The biggest news in the financial markets recently comes from an unusual situation in the stock of Gamestop. A week ago, this was a $40 stock, with the company losing well over $4 a share which is pretty typical in the retail world right now. But then then the stock price ran up to almost $500. How did this come to pass?
The stock was heavily shorted. Meaning speculative investors were expecting the share price to go down. In fact, there were more shares short-sold than were actually in the “float” – how that happens is a subject for a different post. But the point of the matter was that a rising stock price would mean a lot of hedge funds would be losing money sitting “short” the stock.
There are a lot of moving parts in this story, but the basic theme is that a band of small investors were the catalyst for the short covering rally that cost some Wall Street mainstays serious money – tens of billions of dollars in fact. Discussion of the particulars of this situation have evolved into a David vs. Goliath sort of story and many people feel a serious gratification from the fact that these rogue traders intentionally picked a fight with the big whales and won. We understand this mentality – regular readers of our post know that we are free market enthusiasts. Although there is some regulation necessary to ensure free markets, developed world financial markets clearly being “regulated” for the benefit of the big players rather than for the little players. This feeling was reinforced when trading of Gamestop was halted (supposedly initiated by regulators) for retail traders in order to give the well-connected hedge funds some time to manage the positions that they were losing buckets of money on. The irony of a company called “Robin Hood” becoming one of the mechanisms to lock small traders out of continuing to buy Gamestop and “stick it to” some big Wall Street funds is precious. We are waiting to hear how regulators will “fix the problem” as it seems to us that they have played an instrumental role in creating many of these problems. More regulation would cause more problems. Bad things happen in free markets – and this is a lesson that needs to be relearned by market participants periodically.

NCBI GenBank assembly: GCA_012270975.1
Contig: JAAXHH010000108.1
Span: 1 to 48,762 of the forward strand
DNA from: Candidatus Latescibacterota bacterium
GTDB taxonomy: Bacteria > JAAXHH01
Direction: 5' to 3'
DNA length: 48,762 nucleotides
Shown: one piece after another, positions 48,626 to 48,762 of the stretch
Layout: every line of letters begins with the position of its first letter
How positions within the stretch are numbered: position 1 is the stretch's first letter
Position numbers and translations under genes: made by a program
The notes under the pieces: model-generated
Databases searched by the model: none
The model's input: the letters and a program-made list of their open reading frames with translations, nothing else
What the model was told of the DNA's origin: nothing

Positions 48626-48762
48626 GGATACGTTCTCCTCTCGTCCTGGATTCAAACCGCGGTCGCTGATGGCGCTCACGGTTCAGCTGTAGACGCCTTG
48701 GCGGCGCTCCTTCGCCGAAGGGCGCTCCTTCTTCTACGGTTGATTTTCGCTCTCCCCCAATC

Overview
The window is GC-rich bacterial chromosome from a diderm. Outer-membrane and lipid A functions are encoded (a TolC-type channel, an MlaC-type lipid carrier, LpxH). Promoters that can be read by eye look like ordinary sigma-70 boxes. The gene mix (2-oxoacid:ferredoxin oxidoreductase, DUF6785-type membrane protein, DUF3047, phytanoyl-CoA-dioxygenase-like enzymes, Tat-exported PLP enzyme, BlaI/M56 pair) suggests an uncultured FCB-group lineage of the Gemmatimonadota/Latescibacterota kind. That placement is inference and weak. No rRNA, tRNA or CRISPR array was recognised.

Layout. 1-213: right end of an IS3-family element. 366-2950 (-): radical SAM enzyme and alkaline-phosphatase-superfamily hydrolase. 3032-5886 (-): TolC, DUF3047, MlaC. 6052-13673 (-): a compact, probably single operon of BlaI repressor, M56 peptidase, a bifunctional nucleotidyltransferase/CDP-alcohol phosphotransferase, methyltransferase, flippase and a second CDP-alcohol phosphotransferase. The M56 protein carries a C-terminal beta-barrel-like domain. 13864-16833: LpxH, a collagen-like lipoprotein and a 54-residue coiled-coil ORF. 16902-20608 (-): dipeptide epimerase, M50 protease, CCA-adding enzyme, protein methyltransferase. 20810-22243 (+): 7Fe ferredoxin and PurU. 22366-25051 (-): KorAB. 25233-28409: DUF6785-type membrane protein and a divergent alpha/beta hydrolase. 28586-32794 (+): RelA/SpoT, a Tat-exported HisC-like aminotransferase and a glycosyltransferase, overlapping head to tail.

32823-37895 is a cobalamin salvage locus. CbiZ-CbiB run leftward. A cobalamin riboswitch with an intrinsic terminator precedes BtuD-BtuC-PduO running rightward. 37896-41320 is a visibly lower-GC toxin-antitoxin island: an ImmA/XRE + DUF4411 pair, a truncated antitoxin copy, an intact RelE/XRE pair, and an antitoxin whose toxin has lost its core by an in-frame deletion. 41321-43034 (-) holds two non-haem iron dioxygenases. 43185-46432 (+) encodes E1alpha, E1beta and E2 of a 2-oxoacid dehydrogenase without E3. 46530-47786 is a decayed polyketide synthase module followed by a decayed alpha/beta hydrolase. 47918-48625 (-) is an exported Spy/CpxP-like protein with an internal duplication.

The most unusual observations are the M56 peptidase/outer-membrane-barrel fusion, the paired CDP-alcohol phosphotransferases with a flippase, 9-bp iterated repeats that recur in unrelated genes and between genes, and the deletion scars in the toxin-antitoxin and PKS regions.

Success of the band of small investors (WallStreetBets) wasn’t limited to Gamestop. There have been enormous short covering rallies in a number of stocks and now the crew is turning their target to silver. Historically, silver has been a monetary mechanism. It has represented money for millennia and has only recently been relegated to being an industrial and ornamental product. We believe that the estimation of the big bank manipulation of silver (and gold) prices are DRASTICALLY overreported. However, the delivery mechanism of the silver futures contract and the distribution system of the commodity in general are manipulated and woefully behind the times technologically so a forest fire is overdue. Silver is already up 20% in the last week…
We seriously doubt the possibility of silver rocketing higher to the degree that the Gamestop or other short covering rallies in stocks managed. First and foremost, this is a world-wide commodity and the “market cap” or basically the dollar worth of silver is some 30 times that of Gamestop before it rallied. Some of the silver producing mine stocks have rallied, but they didn’t have the buildup of short positions that originally motivated the WallStreetBets traders to congregate and buy. However, in a world of central bank profligacy that has descended into monetary madness, the conditions are right for a rally in one of the world’s original monetary instruments. How far that rally goes remains to be seen, but for now the trend in precious metals is higher. Regards and good investing.